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J Med Microbiol. 1988 Jan;25(1):1-5.

Failure of Chlamydia trachomatis to pass transplacentally to fetuses of TO mice infected during pregnancy.

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Division of Sexually Transmitted Diseases, MRC Clinical Research Centre, Harrow, Middlesex.


Mice (strain TO) were inoculated with a human strain of Chlamydia trachomatis (serovar E) either 14 days before the detection of a vaginal plug (day 1 of pregnancy), or from one to nine days thereafter. The organisms were given via the intraperitoneal route (ip) or intravenously with an additional intravaginal inoculum (iv + ivag). Mice were killed on day 18 of pregnancy and the contents of the uterus examined. Chlamydiae were isolated from at least one placental disk of about a quarter of the mice. Organisms given via the ip route established placental colonisation more effectively. Thus, placental colonisation was detected in five of 16 mice given chlamydiae by the ip route (in six of eight placentas in one mouse), whereas colonisation occurred in only a single placenta from one of nine mice infected via the iv + ivag routes. Chlamydiae were isolated from 13 (6.25%) of 208 placentas examined; the degree of colonisation was variable and the individual placentas were colonised independently. Chlamydiae were not recovered from fetal tissue, even when there was heavy placental colonisation. Nor were they isolated from maternal spleens, even though there was antibody to C. trachomatis in all maternal sera; the titres were in the range 4-2048, depending on the time of chlamydial challenge. These experiments show that C. trachomatis did not cross the placenta and that the pregnancy outcome in these mice was not affected.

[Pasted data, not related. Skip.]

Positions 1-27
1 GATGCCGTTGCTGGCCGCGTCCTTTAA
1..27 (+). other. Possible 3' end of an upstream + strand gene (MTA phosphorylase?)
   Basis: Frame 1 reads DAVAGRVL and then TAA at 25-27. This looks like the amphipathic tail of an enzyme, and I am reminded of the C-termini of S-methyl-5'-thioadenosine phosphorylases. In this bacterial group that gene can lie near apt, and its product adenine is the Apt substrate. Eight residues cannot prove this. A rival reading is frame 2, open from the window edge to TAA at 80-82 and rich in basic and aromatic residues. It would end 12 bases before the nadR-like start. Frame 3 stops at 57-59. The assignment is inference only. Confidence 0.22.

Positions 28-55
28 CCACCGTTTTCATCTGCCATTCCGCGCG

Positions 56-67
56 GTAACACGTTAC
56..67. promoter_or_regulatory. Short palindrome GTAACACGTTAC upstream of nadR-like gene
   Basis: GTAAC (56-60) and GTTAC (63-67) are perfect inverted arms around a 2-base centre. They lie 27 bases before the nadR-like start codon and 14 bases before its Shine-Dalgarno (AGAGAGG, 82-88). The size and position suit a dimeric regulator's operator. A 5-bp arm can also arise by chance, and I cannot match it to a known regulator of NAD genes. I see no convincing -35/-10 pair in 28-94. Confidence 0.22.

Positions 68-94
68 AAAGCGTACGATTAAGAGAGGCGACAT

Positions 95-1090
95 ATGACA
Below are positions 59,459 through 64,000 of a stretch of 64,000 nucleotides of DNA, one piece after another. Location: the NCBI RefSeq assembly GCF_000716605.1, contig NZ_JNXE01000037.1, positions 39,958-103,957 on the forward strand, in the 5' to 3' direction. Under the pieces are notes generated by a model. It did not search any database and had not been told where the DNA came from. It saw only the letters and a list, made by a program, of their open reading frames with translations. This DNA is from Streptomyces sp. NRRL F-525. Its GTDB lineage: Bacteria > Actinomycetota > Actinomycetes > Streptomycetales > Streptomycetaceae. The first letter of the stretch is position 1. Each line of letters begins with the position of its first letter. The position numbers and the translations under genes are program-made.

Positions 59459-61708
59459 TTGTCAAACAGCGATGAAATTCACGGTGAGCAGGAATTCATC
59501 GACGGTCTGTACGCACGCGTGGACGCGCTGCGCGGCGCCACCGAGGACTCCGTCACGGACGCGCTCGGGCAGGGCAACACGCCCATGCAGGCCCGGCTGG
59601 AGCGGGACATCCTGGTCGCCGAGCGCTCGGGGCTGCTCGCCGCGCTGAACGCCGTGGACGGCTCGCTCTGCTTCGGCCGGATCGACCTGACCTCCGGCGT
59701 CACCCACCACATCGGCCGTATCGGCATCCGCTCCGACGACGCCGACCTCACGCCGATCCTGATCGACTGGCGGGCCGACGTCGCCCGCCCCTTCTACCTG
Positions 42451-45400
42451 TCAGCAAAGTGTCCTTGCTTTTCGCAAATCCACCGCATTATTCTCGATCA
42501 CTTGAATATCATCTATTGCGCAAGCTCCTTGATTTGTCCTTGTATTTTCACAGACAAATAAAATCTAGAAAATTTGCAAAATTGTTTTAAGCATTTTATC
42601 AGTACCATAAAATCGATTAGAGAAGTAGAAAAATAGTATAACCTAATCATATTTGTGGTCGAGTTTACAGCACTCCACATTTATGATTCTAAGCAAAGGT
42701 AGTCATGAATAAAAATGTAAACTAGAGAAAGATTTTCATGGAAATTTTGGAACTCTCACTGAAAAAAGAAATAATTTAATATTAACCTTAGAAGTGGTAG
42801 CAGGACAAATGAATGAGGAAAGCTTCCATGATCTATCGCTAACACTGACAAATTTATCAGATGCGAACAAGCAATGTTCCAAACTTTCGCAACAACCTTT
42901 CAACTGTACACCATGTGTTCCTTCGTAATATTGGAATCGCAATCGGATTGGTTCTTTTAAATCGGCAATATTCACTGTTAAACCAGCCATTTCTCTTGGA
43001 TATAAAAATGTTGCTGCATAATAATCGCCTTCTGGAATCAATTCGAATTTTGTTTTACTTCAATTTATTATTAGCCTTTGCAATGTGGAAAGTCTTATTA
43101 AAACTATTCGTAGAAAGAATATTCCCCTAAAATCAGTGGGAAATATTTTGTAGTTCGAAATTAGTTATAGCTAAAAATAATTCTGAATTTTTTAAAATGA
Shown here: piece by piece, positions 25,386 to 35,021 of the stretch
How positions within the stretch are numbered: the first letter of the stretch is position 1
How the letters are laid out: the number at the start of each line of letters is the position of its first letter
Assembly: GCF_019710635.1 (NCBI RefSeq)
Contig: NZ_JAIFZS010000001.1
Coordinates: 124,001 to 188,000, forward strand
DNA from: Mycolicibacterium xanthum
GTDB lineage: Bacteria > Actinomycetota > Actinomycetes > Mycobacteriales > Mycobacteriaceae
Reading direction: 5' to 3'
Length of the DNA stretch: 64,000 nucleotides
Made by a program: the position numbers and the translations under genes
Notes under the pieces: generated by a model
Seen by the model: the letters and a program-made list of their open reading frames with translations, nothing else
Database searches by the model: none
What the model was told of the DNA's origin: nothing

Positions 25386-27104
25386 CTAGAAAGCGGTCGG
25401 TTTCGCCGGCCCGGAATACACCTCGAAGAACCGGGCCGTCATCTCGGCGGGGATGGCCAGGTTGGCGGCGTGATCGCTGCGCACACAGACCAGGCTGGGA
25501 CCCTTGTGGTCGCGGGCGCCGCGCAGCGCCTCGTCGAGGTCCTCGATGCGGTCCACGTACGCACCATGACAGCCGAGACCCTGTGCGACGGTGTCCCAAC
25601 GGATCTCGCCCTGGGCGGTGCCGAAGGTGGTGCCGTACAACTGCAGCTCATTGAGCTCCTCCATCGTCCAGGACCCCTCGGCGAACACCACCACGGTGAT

[Indexed for MEDLINE]

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